Females with Rett syndrome have one mutated and one normal MeCP2 gene. Therefore, female mice with a stopped gene on one X chromosome are the best genetic model for this disorder. These mice develop Rett-like symptoms, such as tremors and problems with mobility and gait, between 4 and 12 months of age, and they then remain chronically symptomatic for an apparently normal life span.
Although neurons show fewer branches than normal, there is no evidence for nerve cell death in either the mouse model or Rett patients (unlike neurodegenerative disorders such as Parkinson’s, Huntington’s, or Alzheimer’s disease). Because the faulty neurons remain alive, researchers at the Wellcome Trust Centre for Cell Biology at Edinburgh University in Scotland wondered whether restoring normal MeCP2 protein could rescue the nerves’ function and “cure” the mice.
In a study published in February in Science, Adrian Bird and colleagues tested this hypothesis by introducing a “stop-cassette” into the mouse MeCP2 gene, which prevented it from making MeCP2 protein.3 The stopped gene could be reactivated at will by injecting the mouse with the drug Tamoxifen, which set in motion a sequence of molecular events culminating in deletion of the stop-cassette, thereby reactivating the MeCP2 gene to produce the protein.
The scientists waited until full-blown symptoms had developed in female mice before administering Tamoxifen. Strikingly, restoration of the MeCP2 gene to produce MeCP2 protein eradicated tremors and normalized breathing, mobility, and gait in mice that were sometimes only days away from death. In addition, female mice also recovered electrophysiological function, as measured by the ability of nerve cells to respond to stimulation.
Investigators also tried Tamoxifen in male mice after symptoms had developed. Again, most or all symptoms disappeared in male mice with a restored MeCP2 gene, and these mice survived for an apparently normal life span.
These findings imply that the symptoms of Rett syndrome are potentially reversible, which may inspire similar research in related autism spectrum disorders.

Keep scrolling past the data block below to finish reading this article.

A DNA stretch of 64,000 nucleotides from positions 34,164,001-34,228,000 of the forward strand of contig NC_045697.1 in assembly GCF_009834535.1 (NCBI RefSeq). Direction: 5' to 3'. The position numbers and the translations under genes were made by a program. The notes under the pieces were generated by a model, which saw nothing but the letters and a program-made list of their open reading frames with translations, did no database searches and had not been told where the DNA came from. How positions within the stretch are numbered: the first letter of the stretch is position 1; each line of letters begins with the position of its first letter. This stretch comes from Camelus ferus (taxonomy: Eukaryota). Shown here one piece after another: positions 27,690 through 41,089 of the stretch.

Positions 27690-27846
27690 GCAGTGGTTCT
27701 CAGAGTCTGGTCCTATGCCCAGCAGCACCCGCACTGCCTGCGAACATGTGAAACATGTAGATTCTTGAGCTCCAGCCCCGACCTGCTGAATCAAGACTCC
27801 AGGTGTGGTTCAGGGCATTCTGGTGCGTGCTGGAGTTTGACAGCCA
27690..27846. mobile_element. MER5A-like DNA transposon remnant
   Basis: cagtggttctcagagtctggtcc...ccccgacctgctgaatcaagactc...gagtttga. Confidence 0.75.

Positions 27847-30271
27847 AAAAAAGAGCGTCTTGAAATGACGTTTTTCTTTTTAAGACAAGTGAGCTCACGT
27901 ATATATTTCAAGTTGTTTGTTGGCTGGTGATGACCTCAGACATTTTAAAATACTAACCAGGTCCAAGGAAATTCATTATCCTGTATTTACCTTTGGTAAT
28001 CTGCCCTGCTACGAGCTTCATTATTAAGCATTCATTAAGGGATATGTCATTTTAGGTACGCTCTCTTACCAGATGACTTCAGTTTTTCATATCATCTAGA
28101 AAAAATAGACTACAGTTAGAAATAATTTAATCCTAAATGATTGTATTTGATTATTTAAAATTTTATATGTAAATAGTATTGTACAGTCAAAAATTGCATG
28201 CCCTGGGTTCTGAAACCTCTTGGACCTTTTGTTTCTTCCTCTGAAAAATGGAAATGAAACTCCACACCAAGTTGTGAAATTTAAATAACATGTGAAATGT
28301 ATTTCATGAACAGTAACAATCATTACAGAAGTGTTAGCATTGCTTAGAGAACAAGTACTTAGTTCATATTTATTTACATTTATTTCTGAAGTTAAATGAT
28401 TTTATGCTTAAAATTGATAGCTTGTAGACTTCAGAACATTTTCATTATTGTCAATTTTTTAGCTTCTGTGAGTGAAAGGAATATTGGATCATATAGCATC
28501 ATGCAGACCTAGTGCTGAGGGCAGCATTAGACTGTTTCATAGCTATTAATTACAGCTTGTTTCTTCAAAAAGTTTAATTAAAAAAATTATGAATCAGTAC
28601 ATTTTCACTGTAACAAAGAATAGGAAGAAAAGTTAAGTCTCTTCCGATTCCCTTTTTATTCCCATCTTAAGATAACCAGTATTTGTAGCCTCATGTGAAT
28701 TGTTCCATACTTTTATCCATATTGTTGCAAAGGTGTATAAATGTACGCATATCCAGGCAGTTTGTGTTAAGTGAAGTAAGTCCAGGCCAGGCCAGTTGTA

Important Enzyme in Fragile X
A research group led by Nobel laureate Susumu Tonegawa at the Massachusetts Institute of Technology obtained similarly encouraging results regarding fragile X syndrome, the most common inherited form of mental retardation, which occurs primarily in males. Their research was published in the July Proceedings of the National Academy of Sciences.4
In the study, mice with a model of fragile X syndrome exhibited symptoms similar to those in human patients: hyperactivity, repetitive movements, attention deficits, and difficulty with learning and memory tasks.
The experimental animals also had structural abnormalities that were similar to those found in humans. These males have a high number of dendritic spines in neurons in their brains, but each spine is longer and thinner than normal and transmits weaker electric signals than those in non-affected individuals. Dendritic spines are small protrusions on the branch-like dendrites of neurons that receive chemical signals from other neurons and communicate them to the main cell body.
The scientists hypothesized that inhibiting a certain enzyme in the brain could be an effective way to counter these structural changes, as well as the debilitating symptoms of fragile X syndrome. The enzyme, called p21-activated kinase, affects the number, size, and shape of connections between neurons in the brain.
The researchers found that halting the enzyme’s activity reversed the structural abnormality of neuronal connections in mice. Moreover, inhibiting the enzyme restored electrical communication between neurons in the brains of the mice, correcting their behavioral abnormalities in the process.
Because the expression of the gene that inhibits p21-activated kinase occurs after birth, it is possible that chemical compounds that inhibit the enzyme’s activity could one day be used to prevent or reverse mental impairments in young children with fragile X syndrome.
1. Sebat J, Lakshmi B, Malhotra D, Troge J, Lese-Martin C, Walsh T, Yamrom B, Yoon S, Krasnitz A, Kendall J, Leotta A, Pai D, Zhang R, Lee YH, Hicks J, Spence SJ, Lee AT, Puura K, Lehtimäki T, Ledbetter D, Gregersen PK, Bregman J, Sutcliffe JS, Jobanputra V, Chung W, Warburton D, King MC, Skuse D, Geschwind DH, Gilliam TC, Ye K, and Wigler M. Strong association of de novo copy number mutations with autism. Science 2007 20;316(5823):445–449.
2. Shaw P, Gornick M, Lerch J, Addington A, Seal J, Greenstein D, Sharp W, Evans A, Giedd JN, Castellanos FX, and Rapoport JL. Polymorphisms of the dopamine D4 receptor, clinical outcome, and cortical structure in attention-deficit/hyperactivity disorder. Archives of General Psychiatry 2007 64(8):921–931.
3. Guy J, Gan J, Selfridge J, Cobb S, and Bird A. Reversal of neurological defects in a mouse model of Rett syndrome. Science 2007 23;315(5815):1143–1147.
4. Hayashi ML, Rao BS, Seo JS, Choi HS, Dolan BM, Choi SY, Chattarji S, and Tonegawa S. Inhibition of p21-activated kinase rescues symptoms of fragile X syndrome in mice. Proceedings of the National Academy of Sciences USA 2007 104(27):11489–11494.